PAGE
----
In the past few years, the Washington Department of Fish and Wildlife, tribal co-managers, and partners have identified an explosion of invasive European green crabs (Carcinus maenas) in the Salish Sea and the outer coast of Washington. WSU Extension and Washington Sea Grant (WSG) are collaborating to launch Molt Search, a program to train and mobilize volunteers to help detect and report the presence of European green crab molts so that management efforts can be directed to new areas as needed.
The European green crab is a hardy and voracious predator native to western Europe and northwestern Africa. This species has invaded intertidal zones around the globe and poses a threat to our ecological, economic, and cultural resources in Washington State. The crab tolerates a wide range of salinity (1.4 to 54 ppt) and temperature (0 – 35 degrees C) and can survive out of water for several days. They feed on clams, mussels, and other native shellfish. And their digging can destroy estuary and marsh habitat, and eelgrass beds, which provide valuable habitat for many creatures including salmon.
In 2015, WSG launched an early detection monitoring network for green crabs along the inland shorelines of Washington. The WSG Crab Team network currently monitors and traps at more than 55 sites along inland shorelines, and agency and tribal partners trap at additional sites, but these only cover a small fraction of the suitable nearshore habitat for this animal. The detection of European green crab molts could serve as an early indicator of the presence of European green crabs in the area. If citizen scientists, volunteers, shoreline landowners, and beachgoers know what to look for, they can provide valuable information that will help to guide future monitoring and trapping efforts.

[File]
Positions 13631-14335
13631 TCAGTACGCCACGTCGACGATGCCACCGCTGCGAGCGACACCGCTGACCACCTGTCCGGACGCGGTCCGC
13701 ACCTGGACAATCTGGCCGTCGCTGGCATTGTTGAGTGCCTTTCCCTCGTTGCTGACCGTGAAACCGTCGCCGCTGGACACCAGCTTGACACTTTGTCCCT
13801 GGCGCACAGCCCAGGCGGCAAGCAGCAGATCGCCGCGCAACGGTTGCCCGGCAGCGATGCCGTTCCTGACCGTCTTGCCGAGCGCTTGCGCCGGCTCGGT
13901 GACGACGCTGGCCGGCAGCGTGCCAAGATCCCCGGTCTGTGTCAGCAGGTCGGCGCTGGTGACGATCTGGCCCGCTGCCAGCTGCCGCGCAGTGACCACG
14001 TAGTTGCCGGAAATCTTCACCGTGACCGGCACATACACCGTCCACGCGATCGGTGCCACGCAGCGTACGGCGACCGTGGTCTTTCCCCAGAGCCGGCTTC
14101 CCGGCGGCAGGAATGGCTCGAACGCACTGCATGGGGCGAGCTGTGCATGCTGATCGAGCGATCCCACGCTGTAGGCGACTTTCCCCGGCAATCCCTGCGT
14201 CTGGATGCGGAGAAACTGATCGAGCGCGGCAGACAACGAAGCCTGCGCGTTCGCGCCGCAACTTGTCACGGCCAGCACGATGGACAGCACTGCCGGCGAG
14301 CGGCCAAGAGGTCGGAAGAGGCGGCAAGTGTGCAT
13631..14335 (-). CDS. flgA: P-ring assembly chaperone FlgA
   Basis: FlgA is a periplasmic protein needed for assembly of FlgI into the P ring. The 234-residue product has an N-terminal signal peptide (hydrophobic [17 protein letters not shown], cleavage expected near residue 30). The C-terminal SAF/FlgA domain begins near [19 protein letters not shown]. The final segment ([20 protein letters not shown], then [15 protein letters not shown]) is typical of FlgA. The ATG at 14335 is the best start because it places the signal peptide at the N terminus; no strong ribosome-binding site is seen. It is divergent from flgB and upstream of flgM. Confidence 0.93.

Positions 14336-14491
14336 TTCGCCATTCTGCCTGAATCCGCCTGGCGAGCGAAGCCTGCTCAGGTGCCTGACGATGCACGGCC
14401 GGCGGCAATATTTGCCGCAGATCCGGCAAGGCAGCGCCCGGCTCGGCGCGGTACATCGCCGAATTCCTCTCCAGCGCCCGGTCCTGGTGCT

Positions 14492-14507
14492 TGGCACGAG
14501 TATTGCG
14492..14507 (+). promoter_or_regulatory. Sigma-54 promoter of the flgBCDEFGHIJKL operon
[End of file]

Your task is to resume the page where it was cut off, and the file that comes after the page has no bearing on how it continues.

WSU Extension and WSG are now collaborating on an outreach program – Molt Search – that will teach volunteers what to look for and how to report the presence of European green crab molts along inland shorelines. Molt Search will train and engage residents around Puget Sound and the Strait of Juan de Fuca to conduct molt surveys in a range of locations that are currently not being monitored and to report their findings via a smartphone app. WSG is developing a training curriculum that WSU Extension will help to deliver via training workshops to residents of the Puget Sound counties in late April or early May. WSU will also coordinate several “bioblitz” group surveys in May, and volunteers will be encouraged to continue surveying over the summer at publicly accessible beaches and/or their own private tidelands.
WSG Crab Team’s expertise and experience in community-based green crab early detection and monitoring, combined with WSU’s volunteers and community relationships should help to make this effort a success. More details on this effort are to follow.